PATRICK HENRY- "Let us never make the mistake that this nation was formed
    for mere religious freedom. No! it was founded upon Christian principles for Christian freedom."

    John Jay -"This nation was founded upon Christian principles, and can only
    be best served when Christians hold office."
    The following quotes reflect the Fathers and the Bible :

    GEORGE WASHINGTON- "It is impossible to rightly govern the world without
    the Bible."

    Declaration of Independence - "We hold these truths to be self-evident, that all men are created equal, that they are endowed by their Creator with certain unalienable Rights, that among these are Life, Liberty and the pursuit of Happiness.--" SIGNED BY MOSTLY ALL OF THE PEOPLE YOU LISTED.

    James Madison - "We have staked the whole future of American Civilization, not upon the power of government, far from it. We have staked the future upon the capacity of each and all of us to govern ourselves, to sustain ourselves,
    according to the Ten Commandments of God"

    All of the signers of the DoI, the constitution / bill of rights, and federalists papers were Christians, all but 2 were regular attendees of a local church. 25% of them were ministers of The Lord Jesus Christ's Gospel.

    Thomas Jefferson - "I am a real Christian, that is to say, a disciple of the doctrines of Jesus. I have little doubt that our whole country will soon be rallied to the unity of our creator."

    Although I would probably agree with you Jefferson became or was a diest at one point in his life.

    John Quincy Adams - "The highest glory of the American Revolution was this: "It connected in one indissoluble bond the principles of civil government with the principles of Christianity."

    Benjamin Franklin, June 28, 1787 Constitutional Convention in Philadelphia, Pennsylvania -
    “In the beginning of the contest with Britain, when we were sensible of danger, we had daily prayers in this room for divine protection. Our prayers, sir, were heard; and they were graciously answered. All of us who were engaged in the struggle must have observed frequent instances of a superintending Providence in our favor. To that kind of Providence we owe this happy opportunity of consulting in peace on the means of establishing our future national felicity. And have we now forgotten our that powerful Friend? Or do we imagine that we no longer need His assistance?
    I have lived, sir, a long time; and the longer I live the more convincing proofs I see of this truth---that God governs in the affairs of men. And if a sparrow cannot fall to the ground without His notice, is it probable that an empire can rise without His aid? We have been assured, sir, in the sacred writings, that ‘except the Lord build the house they labor in vain that build it.’ I firmly believe this; and I also believe that without His concurring aid we shall succeed in this political building no better than the builders of Babel; we shall be divided by our little partial, local interests, our projects will be confounded and we ourselves shall become a reproach and a byword down to future ages. And, what is worse, mankind may hereafter, from this unfortunate instance, despair of establishing government by human wisdom and leave it to chance, war, or conquest.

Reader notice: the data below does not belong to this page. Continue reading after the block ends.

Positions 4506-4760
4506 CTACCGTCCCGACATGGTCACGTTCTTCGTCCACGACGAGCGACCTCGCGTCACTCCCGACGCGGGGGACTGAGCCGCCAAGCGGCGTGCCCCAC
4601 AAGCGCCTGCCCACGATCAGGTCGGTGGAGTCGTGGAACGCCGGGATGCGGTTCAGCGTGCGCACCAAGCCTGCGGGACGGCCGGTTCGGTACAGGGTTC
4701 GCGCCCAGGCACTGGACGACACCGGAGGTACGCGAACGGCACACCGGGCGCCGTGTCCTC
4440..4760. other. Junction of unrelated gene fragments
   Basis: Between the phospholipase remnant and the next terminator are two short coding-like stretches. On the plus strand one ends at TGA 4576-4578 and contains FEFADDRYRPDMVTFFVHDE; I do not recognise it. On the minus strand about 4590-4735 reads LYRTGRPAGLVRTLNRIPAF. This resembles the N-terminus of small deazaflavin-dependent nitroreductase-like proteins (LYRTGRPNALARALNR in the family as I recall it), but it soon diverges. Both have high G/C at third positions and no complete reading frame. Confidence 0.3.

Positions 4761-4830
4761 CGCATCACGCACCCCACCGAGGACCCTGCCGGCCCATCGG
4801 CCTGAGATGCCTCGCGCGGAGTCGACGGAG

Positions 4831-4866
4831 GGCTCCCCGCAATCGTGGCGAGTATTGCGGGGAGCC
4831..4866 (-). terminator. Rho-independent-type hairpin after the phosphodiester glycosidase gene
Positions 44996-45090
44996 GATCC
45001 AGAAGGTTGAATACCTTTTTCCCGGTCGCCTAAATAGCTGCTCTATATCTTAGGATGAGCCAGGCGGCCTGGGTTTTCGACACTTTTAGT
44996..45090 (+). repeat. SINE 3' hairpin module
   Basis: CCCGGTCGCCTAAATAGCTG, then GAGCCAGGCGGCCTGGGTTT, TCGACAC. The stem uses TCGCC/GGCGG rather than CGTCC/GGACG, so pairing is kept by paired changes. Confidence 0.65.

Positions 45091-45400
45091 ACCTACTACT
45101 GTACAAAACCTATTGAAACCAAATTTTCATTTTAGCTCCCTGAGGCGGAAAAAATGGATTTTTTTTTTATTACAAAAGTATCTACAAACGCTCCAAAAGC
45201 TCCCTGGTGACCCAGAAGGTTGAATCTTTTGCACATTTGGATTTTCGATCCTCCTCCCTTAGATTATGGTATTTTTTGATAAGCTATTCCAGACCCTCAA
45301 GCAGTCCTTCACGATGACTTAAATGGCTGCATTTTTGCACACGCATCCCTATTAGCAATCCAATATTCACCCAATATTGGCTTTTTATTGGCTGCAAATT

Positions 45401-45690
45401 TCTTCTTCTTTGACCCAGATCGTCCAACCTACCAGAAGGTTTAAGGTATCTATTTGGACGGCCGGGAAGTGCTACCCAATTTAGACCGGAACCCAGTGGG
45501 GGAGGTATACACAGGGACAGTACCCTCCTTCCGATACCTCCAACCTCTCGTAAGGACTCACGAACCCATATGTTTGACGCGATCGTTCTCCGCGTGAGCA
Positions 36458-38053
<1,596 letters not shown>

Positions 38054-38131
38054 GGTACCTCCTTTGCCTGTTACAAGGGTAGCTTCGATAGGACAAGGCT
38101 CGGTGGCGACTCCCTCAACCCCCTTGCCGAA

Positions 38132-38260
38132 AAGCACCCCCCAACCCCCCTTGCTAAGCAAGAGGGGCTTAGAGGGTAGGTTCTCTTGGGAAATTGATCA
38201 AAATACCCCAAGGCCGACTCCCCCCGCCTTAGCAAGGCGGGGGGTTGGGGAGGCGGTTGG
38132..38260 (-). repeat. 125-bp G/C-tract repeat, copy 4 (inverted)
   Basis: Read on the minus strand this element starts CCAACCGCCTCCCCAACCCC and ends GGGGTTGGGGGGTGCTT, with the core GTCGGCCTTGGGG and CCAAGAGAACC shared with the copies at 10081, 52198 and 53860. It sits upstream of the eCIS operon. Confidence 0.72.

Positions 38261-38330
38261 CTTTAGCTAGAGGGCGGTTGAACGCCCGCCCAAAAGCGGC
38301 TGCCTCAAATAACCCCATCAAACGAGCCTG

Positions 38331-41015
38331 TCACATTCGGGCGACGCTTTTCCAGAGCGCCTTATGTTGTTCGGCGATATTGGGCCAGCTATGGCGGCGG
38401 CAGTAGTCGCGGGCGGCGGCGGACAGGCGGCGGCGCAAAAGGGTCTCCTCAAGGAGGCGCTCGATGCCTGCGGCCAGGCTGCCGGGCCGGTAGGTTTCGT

I therefore, beg leave to move:
    That hereafter prayers, imploring the assistance of Heaven and its blessing on our deliberations, be held in this assembly every morning before we proceed to business, and that one or more of the clergy of this city be requested to officiate in that service."

    and the list goes on, if you really wish to read all the quotes, I can show you them. I have researched this before and went through this argument in great detail.

    Now, many people will rebuttle saying, "If they were Christians, why didn't they make America a theocracy"....and I say, I am a Sikh, but I would never make a country run solely by Sikhism, due to human nature, I know that it could never become perfect. Many religions have tried it before, and all have failed, democracy is the way to go. Also, some quotes from the Founders state something along the lines that "if this world had no religion in it, it would be excellent" etc... Does everyone not feel this at one point in time when they see "religious wars" around them? Many people expressed this view after 9/11 and the Christian vs. Muslim sentiments, they thought if there was no religion, than the world would be ok. It's usually just a swing, everyone goes through it, and says it at one point in time.

    Now, for the big Constitution quote :
    First Amendment - Congress shall make no law respecting an establishment of religion, or prohibiting the free exercise thereof

    "respecting an establishment of religion"...therefore Congress can not say they belong to "The Unitarian Church of Christ" and only donate money to that Church. Historically, and it still happens today, the government allocates EQUAL amounts of money to ALL religious temples and organizations. They do not respect JUST ONE establishment, or any for that matter, they treat them the SAME. And also, they can not prohibt the free exercise of religion.

    Anyways, this is getting a bit off-topic, but if you want more quotes from the Fathers, just ask...

    And here are my views as far as the Fathers go :
    Many of the founders obviously were Christian, and obviously some were Deists. BUT, they both knew that a government forcing any one religion on the people would inevitably lead to corruption of both the State and the religion. So they set forth measure to prevent that from happening! Yet, you could still maintain your own religion, regardless of the fact if you were a member of the government or not! And, the government could not favor one Church over the other, all had to be treated equally as far as financial distribution was concerned. Basically, the Churches had to be treated as business organizations, as Congress could not claim only ONE Church was the truth and others were Satanists.

    So, Christian Nation? No.
    Founded on Christian/Masonic Principles? Yes.

    More so to say that the rights were founded on Judeo-Christian or Masonic, if you believe so, principles, but are secured by a secular government.